Best Headphones For Recording Vocals
If you’re recording vocals, you’ll need a good set of headphones. You can choose the best headphones for recording vocals based on their comfort level and sound quality. Some headphones are made for comfort while others are designed to block out noise. The first category is dominated by headphones made for comfort.
The best headphones for recording vocals have sealed drivers that prevent sound from escaping and being picked up by the microphone or the ears. These headphones are comfortable, but not the best for intimate vocal performances. Before making a final choice, you should try several pairs of headphones.
For recording vocals, the best headphones are those that are designed for studio use. Closed-back studio headphones are the best. Open-back headphones, however, are not recommended. Avoid earbuds that are too loud or made from low-quality materials. Bluetooth headphones are not a good choice for recording vocals, as their signal may be delayed. A pair of high-quality headphones, such as the Sennheiser HD 280 PRO, will allow you to create high-quality vocals with minimal signal delay.
Audio-Technica’s ATH-M50 headphones are a favorite of engineers, and are a neutral choice for vocalists. They weigh only 10.1 ounces and are made of high-quality materials. They come with velvety ear pads that prevent discomfort for the singer and keep out excess noise. They can also be turned 90 degrees for one-ear monitoring, and they fold down for storage.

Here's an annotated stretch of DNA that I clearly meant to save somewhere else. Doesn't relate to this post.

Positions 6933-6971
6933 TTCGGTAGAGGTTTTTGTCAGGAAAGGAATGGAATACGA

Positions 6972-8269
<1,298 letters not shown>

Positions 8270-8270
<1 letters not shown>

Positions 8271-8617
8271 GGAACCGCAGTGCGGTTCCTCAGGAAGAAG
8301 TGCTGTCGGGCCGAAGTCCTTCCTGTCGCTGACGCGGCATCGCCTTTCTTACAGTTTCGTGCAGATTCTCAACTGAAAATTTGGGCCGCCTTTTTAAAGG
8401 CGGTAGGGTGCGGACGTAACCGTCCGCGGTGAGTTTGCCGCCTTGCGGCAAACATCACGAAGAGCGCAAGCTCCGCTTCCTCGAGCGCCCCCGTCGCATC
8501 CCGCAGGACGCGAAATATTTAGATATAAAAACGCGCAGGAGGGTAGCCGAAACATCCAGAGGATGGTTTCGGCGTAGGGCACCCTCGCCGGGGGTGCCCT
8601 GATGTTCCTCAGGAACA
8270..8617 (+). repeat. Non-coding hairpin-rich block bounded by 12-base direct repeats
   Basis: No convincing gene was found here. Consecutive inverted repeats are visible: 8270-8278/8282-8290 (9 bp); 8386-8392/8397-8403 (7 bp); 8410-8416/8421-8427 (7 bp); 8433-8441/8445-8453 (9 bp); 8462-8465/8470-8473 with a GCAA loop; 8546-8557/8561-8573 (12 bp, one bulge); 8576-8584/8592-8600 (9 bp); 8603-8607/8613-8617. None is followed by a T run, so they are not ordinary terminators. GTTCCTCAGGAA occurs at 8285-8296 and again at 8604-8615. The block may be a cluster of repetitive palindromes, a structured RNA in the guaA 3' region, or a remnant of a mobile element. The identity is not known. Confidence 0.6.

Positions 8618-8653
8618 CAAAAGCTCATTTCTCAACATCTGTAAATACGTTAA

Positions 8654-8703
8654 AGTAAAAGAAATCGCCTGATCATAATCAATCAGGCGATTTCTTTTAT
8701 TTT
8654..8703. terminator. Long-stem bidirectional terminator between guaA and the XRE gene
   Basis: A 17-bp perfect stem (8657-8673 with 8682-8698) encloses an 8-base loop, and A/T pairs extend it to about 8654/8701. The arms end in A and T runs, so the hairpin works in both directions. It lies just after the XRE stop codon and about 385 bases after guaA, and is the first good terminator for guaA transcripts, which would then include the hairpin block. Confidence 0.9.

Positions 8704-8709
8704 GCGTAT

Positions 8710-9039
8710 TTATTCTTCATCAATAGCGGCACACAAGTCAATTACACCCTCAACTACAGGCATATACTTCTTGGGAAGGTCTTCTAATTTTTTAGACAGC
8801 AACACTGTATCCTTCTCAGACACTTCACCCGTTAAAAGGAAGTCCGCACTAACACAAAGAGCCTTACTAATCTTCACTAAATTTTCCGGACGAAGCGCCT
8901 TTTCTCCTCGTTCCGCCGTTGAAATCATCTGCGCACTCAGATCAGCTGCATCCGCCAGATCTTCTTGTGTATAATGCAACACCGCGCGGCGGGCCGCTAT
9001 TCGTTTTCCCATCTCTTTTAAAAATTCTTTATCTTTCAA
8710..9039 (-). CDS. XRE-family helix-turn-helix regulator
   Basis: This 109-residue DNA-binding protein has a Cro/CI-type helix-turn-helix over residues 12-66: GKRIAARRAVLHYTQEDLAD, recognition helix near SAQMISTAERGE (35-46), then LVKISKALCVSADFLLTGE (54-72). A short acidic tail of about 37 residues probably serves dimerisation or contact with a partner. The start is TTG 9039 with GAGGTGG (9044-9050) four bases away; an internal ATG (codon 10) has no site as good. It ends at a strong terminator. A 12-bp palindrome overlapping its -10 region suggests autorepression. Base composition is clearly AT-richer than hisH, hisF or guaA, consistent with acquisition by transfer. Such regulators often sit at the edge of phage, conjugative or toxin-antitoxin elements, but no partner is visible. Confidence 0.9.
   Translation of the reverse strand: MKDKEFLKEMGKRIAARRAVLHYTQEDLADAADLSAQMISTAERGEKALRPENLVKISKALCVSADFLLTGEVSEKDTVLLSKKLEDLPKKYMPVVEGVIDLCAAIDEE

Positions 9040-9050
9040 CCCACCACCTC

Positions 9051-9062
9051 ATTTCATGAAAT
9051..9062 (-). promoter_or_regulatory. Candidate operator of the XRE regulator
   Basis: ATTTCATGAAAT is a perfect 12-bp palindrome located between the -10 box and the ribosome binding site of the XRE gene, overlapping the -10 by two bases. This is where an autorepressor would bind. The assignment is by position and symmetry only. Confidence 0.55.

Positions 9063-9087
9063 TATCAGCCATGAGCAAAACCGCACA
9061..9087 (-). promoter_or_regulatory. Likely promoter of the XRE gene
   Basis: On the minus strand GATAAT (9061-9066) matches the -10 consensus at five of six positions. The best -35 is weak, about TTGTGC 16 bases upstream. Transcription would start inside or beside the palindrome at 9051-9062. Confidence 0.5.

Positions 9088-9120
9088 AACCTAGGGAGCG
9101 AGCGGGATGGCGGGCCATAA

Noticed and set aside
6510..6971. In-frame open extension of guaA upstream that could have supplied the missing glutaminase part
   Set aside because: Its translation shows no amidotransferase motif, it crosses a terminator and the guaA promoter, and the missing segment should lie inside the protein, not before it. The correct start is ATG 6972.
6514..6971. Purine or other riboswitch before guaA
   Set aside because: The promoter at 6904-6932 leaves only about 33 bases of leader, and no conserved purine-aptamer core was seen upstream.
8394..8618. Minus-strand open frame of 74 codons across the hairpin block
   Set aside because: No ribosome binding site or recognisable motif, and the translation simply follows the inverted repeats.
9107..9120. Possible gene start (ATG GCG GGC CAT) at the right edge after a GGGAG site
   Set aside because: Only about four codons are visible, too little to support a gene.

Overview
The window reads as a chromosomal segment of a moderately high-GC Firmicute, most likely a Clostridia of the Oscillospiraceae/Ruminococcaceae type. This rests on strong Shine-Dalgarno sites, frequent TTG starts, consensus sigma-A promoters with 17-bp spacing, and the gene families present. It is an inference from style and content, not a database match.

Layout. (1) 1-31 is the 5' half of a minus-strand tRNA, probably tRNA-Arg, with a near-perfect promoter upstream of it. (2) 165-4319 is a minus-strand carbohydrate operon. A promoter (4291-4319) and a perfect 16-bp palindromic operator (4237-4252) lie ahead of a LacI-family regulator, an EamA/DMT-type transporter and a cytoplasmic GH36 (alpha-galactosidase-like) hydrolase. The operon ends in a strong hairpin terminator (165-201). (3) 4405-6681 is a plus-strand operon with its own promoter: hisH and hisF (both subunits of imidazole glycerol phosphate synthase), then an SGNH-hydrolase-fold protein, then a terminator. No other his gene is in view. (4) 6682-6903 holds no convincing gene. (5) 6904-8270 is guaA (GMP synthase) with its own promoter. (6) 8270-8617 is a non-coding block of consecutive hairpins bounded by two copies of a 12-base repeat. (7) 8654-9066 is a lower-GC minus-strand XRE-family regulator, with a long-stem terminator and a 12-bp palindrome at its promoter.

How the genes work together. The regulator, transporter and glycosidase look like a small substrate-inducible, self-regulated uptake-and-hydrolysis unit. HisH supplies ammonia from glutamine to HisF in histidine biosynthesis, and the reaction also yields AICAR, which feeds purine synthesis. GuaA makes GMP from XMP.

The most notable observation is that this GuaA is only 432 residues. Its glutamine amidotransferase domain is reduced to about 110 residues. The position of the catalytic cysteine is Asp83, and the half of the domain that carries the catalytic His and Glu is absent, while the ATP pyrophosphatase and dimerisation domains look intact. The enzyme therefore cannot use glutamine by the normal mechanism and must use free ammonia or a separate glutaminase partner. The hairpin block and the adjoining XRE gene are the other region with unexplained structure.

Shure SRH1540 headphones are another great option for recording vocals. These headphones feature a full-frequency response, enhanced sound quality, and a soft-touch earcup. These headphones are great for recording, monitoring, and tracking vocals. They include two sets of cables, a zippered case, and a gold-plated adapter to connect portable recording devices.
A studio headset that provides good sound isolation is another important feature to consider when choosing the best headphones for recording vocals. A headphone with a low bass response is not the best for recording vocals. It can cause singers to lose focus. A studio headphone should have a wide frequency response.
The audiophiles among us want true reproduction of audio, and a pair of high-end headphones should provide this. There are two types of studio headphones available: over-ear and in-ear. These are the most popular for studio use. Regardless of the type of headphone you choose, you’ll most likely find a pair that suits your needs.
Another popular choice for vocalists is an open-back pair. Open-back headphones let some air in, but they don’t provide the same isolation as closed-back models. The downside is that they can let other people hear your vocals, which is problematic when mixing.